22 July, 2016
More than 300 million people from around the world visit America's national parks each year.
They visit beautiful places like the Grand Canyon and Yosemite. They walk among the ancient giant sequoia trees and watch wolves, bison and bears in their natural habitats.
They are all managed by the U.S. National Park Service. This year it is celebrating its centennial, or 100th anniversary.
Jonathan Jarvis is the National Park Service Director. Recently, he spoke to VOA about his time with the service.
"For the last 100 years, the National Park Service has been charged by the U.S. government to manage the very best of America; the very best places that represent both our natural and cultural heritage. So, to be part of this organization and to be in the directorship is really a lifelong dream for me."
He has worked at the park service for 40 years, and been the director since 2009.
"I like to say the National Park Service is the only federal agency with the responsibility to ensure the public actually has fun! So we have a lot of places that are there for the enjoyment of the American people, and visitors from around the world."
Called the country's national treasures, these parks are found in every state. They cover over 32 million hectares from Guam to the Virgin Islands to Alaska. There are 412 sites in all.
Not Just Beauty: Lessons Learned Too
But they are not just places of wild nature. The national parks include thousands of historic buildings, presidential homes, monuments and Civil War battlefields. They tell the story of the United States of America.
The director says the parks are not just about seeing their beauty.
"We want you to learn something, to take something away. Whether it's to learn about nature or plate tectonics or climate change, but also about history."
Sometimes those history lessons are difficult ones about the darker side of America.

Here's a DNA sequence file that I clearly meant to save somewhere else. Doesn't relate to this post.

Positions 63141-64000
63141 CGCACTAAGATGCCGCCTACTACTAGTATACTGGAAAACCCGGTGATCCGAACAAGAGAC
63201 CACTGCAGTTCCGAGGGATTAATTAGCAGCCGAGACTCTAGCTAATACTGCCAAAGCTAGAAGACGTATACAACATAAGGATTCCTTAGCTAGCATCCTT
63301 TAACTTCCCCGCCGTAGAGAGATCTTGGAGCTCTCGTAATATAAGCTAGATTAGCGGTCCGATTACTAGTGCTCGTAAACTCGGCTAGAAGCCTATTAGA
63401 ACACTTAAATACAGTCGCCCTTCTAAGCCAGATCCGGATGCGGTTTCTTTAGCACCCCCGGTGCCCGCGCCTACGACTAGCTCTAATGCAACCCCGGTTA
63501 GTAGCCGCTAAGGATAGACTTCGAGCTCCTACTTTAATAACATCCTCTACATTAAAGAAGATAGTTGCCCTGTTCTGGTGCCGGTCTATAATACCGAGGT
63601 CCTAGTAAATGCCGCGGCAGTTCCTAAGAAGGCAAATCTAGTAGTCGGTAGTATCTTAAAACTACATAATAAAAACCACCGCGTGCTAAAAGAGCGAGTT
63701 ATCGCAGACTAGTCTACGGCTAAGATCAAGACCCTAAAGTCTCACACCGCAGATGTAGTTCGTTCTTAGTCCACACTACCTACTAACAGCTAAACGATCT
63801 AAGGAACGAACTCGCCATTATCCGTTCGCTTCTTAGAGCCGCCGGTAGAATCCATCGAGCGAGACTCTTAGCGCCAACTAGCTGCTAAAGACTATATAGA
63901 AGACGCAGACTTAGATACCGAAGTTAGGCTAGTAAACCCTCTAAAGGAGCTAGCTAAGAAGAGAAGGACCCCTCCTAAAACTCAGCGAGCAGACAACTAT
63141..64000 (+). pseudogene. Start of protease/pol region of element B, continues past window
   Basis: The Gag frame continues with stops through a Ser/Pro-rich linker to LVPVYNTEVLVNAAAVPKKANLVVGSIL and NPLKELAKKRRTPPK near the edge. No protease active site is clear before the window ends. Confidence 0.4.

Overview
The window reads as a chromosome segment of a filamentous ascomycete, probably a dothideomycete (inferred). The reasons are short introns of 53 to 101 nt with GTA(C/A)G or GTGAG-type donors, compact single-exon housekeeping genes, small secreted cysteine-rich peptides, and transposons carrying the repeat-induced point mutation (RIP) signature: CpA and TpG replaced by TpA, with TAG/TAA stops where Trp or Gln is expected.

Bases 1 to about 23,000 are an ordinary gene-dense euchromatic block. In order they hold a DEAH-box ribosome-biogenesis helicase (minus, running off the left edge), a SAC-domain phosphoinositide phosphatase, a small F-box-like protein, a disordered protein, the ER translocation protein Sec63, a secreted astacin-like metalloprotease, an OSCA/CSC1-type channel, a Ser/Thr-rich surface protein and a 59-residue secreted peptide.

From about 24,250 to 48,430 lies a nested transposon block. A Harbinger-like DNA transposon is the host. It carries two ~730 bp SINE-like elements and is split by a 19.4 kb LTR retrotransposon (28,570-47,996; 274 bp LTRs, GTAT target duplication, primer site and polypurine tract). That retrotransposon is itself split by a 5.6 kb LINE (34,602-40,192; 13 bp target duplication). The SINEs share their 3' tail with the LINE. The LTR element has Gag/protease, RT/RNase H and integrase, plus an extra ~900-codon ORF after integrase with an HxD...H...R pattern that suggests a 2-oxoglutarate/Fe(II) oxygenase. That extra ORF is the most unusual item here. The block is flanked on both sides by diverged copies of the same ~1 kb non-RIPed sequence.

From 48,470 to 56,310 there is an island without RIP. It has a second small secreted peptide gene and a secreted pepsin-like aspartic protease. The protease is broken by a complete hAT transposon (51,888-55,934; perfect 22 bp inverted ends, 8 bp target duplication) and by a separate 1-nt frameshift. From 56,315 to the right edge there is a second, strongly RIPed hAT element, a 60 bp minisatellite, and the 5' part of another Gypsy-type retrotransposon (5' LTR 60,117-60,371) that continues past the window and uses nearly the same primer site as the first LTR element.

Jarvis talks about the Manzanar National Historic Site in California. This is the place that tells the story of the internment of Japanese-Americans in military-like camps during World War Two. He explains that Japanese-Americans were held in the camps by order from President Franklin Roosevelt when the U.S. was at war with Japan.
"Over 100,000 Japanese-Americans were rounded up at bayonet point and put into prison camps for multiple years during the war just because of their ethnicity. The Park Service has been charged with telling that kind of story."
Jarvis says it is "an honor" to serve as the director. It is a big job. The agency has 22,000 employees and gets help from another 400,000 volunteers. He says being in charge of "incredible places" is the "best job in the government."
Those incredible places are full of action—fires, volcanoes and floods. He says there are also activities around the First Amendment of the U.S. Constitution—freedom of speech. The parks also participate in activities around the Confederate flag used by the south in the Civil War, and LGBT rights.
Dealing with Climate Change
The national parks hold some of the country's most beautiful natural spaces. One thing the park service must deal with, however, is climate change. The parks are federally protected, but that does not shelter them from the effects of warming temperatures.
Jarvis gives some examples. Like the glaciers -- the large bodies of ice on slopes -- in Glacier National Park. He says they will be "gone within 20-25 years." He adds that the wildfires in the national parks and other public lands are burning "at least a month longer," than in years past.
Because of climate change, he says, "the forests are not even coming back the same way."
"We're seeing species being forced to migrate and not necessarily having the corridors to connect between parks and protected areas across the landscape."
Park Service's Second Century
Heading into its second century, Jarvis says the new national parks will be "more representative" of women and minorities in the U.S.
He says there are several key goals for the parks future. One of those goals, he says, is "battling to protect these key natural resources."
"I hope that the Park Service thrives in its second century -- that it is established on a sound foundation of financial support. But really the key is the public support. That the public still views the National Park Service as essential."
I'm Anne Ball.
Julie Taboh wrote this story for VOA News. Anne Ball adapted it for Learning English. Hai Do was the editor. We want to hear from you. Write to us in the Comments Section and visit us on 51VOA.COM.
Words in This Story
centennial – n. the one hundredth anniversary of something
plate tectonics – n. the theory that Earth's outer shell is divided into several plates that move over the surface of the Earth
bayonet – n. the knife-like point at the end of a rifle
ethnicity – n. group of people who belong to a particular race or share a culture
LGBT – short cut phrase. stands for lesbian, gay, bisexual and transgender
migrate – v. to move from one place to another to live
corridor – n. a long narrow passage in a building or piece of land
thrive – v. to do well
essential – adj. extremely important or necessary